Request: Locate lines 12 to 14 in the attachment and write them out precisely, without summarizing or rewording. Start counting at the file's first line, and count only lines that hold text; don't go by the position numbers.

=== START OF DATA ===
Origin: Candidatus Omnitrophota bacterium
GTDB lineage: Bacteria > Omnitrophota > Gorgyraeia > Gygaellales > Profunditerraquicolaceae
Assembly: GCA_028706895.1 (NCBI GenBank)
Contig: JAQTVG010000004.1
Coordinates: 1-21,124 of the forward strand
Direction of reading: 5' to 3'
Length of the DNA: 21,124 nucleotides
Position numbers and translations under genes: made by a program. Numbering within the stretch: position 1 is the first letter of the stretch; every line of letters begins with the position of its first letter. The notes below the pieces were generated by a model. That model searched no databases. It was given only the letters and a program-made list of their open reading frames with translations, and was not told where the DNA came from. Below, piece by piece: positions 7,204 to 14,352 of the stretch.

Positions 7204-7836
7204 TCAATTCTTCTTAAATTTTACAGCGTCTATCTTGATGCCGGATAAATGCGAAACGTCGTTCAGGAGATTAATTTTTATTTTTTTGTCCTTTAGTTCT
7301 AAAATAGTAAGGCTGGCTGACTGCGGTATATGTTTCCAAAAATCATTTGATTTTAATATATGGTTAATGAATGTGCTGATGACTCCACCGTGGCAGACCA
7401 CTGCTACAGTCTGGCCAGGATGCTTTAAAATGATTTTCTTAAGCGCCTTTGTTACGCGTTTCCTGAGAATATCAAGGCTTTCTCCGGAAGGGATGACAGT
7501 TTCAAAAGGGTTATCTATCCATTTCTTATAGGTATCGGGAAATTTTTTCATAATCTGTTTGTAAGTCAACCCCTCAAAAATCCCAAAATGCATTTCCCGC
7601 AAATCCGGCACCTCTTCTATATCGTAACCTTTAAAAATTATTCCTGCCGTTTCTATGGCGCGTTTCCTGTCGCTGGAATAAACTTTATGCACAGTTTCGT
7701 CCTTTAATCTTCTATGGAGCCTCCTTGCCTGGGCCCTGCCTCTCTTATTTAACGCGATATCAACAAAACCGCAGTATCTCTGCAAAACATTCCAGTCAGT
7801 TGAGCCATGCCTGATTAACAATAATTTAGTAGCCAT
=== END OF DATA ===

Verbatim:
7401 CTGCTACAGTCTGGCCAGGATGCTTTAAAATGATTTTCTTAAGCGCCTTTGTTACGCGTTTCCTGAGAATATCAAGGCTTTCTCCGGAAGGGATGACAGT
7501 TTCAAAAGGGTTATCTATCCATTTCTTATAGGTATCGGGAAATTTTTTCATAATCTGTTTGTAAGTCAACCCCTCAAAAATCCCAAAATGCATTTCCCGC
7601 AAATCCGGCACCTCTTCTATATCGTAACCTTTAAAAATTATTCCTGCCGTTTCTATGGCGCGTTTCCTGTCGCTGGAATAAACTTTATGCACAGTTTCGT